Market Insights: Banking on Financials in a Low Interest Rate Environment | BetaShares

Market Insights: Banking on Financials in a Low Interest Rate Environment

BY David Bassanese | 10 May 2016

The Reserve Bank of Australia’s decision to cut the official cash rate last week – together with growing expectations it will cut interest rates further – has thrown the spotlight back onto yield plays in the Australian equity market.  Although financials have faced bearish investor sentiment in recent months, their still attractive yields and relatively cheap valuations suggest they remain an investment worthy of serious consideration.

Interest Rates Head South

After remaining on hold for exactly one year, the RBA surprised many in the market by cutting official interest rates to a historic low of 1.75% p.a. last Tuesday.  The rate cut came despite still positive signs for the local economy and instead reflected the much lower than expected March quarter consumer price index result, which saw annual underlying inflation drop from around 2% p.a. to 1.5% p.a.


The RBA acted because it did not see this inflation result as a “rogue” number, as evident by the fact it then substantially revised down its inflation outlook in its May Statement on Monetary Policy released three days after its policy decision.  The RBA now forecasts underlying inflation will hold at 1.5% p.a. until the end of this year, rising to only 2% p.a. by mid-2017.

These inflation forecasts are so low, markets are now pricing in (correctly in my view) at least one – and possibly two – further rate cuts over the coming year.  This is positive news for the economy: with inflation posing little threat at present, the RBA is following its mandate to use its interest rate weapon to ensure the economy grows at its maximum sustainable rate.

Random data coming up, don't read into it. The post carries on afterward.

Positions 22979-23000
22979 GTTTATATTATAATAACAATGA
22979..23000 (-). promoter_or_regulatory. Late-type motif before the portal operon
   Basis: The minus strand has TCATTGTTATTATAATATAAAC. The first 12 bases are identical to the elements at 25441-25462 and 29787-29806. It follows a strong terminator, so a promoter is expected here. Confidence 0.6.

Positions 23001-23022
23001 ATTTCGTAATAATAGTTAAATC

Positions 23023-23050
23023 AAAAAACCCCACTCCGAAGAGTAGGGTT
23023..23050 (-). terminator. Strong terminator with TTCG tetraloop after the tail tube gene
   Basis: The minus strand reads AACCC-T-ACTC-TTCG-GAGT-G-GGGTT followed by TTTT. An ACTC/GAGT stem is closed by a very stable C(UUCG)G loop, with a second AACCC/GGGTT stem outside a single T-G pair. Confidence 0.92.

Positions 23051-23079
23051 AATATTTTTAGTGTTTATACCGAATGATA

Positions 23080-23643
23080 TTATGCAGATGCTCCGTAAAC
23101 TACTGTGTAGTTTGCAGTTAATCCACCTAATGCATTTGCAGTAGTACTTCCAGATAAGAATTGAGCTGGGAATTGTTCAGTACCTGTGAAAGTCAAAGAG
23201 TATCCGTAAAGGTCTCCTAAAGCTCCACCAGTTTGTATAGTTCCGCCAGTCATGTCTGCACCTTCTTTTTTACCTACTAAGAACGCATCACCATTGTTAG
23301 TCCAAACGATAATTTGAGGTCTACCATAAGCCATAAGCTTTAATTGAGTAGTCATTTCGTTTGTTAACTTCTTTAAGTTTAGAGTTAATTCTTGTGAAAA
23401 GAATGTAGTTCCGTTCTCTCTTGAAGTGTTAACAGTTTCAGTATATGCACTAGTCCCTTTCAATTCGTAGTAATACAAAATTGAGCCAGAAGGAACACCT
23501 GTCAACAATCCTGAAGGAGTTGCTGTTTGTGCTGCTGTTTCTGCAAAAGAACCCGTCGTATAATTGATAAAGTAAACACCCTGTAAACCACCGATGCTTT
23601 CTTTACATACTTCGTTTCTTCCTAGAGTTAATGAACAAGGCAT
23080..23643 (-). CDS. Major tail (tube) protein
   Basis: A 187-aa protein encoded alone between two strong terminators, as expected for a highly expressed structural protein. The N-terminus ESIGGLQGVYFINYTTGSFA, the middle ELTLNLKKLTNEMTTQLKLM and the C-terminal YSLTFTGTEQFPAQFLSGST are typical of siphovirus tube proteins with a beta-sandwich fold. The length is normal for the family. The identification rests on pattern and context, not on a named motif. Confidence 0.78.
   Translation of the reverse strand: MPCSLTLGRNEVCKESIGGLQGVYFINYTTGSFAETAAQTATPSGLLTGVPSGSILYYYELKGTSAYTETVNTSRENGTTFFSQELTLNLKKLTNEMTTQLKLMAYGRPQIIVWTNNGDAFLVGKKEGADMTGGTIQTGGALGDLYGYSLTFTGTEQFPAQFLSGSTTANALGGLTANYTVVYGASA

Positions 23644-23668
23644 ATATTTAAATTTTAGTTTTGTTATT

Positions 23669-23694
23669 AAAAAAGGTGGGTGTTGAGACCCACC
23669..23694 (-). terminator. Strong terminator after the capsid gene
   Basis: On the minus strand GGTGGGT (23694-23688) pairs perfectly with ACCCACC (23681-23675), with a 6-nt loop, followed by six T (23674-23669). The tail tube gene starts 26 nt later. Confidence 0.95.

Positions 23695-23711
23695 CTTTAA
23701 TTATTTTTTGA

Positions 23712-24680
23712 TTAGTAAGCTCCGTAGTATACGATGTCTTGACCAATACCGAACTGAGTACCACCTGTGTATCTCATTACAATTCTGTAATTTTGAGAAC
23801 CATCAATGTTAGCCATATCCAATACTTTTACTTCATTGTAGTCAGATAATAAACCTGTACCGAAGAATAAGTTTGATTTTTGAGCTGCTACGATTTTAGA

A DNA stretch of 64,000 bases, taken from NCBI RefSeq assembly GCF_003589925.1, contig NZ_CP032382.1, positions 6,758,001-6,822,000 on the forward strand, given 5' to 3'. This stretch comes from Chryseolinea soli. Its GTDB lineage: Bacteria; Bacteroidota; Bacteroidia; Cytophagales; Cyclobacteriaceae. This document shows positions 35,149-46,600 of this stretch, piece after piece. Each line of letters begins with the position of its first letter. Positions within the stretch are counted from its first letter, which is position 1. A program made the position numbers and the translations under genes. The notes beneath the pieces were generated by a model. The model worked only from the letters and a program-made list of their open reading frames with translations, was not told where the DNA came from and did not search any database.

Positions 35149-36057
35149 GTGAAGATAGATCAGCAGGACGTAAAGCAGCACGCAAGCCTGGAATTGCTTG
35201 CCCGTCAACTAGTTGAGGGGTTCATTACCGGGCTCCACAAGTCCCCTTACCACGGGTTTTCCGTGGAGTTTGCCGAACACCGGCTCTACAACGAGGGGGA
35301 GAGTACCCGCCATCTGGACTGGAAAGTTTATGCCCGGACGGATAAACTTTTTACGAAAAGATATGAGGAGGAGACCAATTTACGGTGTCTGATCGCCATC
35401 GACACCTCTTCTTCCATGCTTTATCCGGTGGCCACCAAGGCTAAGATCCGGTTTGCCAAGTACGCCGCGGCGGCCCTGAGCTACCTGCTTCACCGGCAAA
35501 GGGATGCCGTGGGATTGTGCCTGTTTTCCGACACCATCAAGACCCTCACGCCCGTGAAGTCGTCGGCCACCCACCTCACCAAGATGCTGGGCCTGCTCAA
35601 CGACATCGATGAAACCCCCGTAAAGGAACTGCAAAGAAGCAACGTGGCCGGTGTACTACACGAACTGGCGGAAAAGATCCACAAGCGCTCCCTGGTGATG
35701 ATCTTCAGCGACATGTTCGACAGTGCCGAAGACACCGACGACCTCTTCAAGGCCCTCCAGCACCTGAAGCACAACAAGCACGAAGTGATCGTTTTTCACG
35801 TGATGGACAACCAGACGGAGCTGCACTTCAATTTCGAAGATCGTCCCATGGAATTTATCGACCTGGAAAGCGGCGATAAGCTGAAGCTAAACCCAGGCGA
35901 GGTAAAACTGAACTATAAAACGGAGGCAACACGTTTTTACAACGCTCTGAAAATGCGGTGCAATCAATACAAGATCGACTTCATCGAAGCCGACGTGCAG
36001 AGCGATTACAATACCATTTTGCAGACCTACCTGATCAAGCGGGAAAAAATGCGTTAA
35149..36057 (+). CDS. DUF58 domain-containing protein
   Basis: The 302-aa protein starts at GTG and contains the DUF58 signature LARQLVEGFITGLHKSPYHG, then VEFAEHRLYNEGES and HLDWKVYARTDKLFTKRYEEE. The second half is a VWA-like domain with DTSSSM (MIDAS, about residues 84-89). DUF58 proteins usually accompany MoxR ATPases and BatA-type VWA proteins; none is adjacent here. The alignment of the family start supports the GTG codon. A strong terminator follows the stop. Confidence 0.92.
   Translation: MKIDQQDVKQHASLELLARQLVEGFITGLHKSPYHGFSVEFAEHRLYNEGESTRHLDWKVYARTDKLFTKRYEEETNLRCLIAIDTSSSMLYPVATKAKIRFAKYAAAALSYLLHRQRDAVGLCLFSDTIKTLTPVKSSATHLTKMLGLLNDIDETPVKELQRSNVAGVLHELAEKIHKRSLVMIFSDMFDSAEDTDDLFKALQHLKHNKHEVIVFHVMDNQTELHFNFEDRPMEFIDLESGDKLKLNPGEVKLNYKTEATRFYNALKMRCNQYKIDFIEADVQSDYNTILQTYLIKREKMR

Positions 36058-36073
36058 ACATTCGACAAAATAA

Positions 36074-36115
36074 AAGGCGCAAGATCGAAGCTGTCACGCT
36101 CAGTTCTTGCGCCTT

Declining Rates a Positive for Financials

The Australian financials sector (ex A-REITs) dominates the local equity market, currently accounting for around 35% of the market capitalisation of the S&P/ASX 200 Index.  Although a still popular source of dividend income for many investors, the sector has faced a barrage of negative news flow over the past year  – reflecting capital raisings, higher offshore borrowing costs, and rising bad debt provisions.  Indeed, the S&P/ASX 200 Financials Sector has generally underperformed the market since end-March 2015, declining in price terms by 20.6% to end-April 2016, compared with a decline of 10.8% for the S&P/ASX 200 Index.

That said, as seen in the chart below, the under performance of the sector runs counter to the general tendency of financials to outperform in declining interest rates environments. If this relationship holds into the future, it suggests the RBA’s recent rate cut – together with the prospect of more to come – could lead to improved performance by financials relative to the broader market.

Supporting the case for financials is the fact that valuations are reasonably attractive – especially if one believes (as I do) that Australia’s property sector is not about to crash any time soon.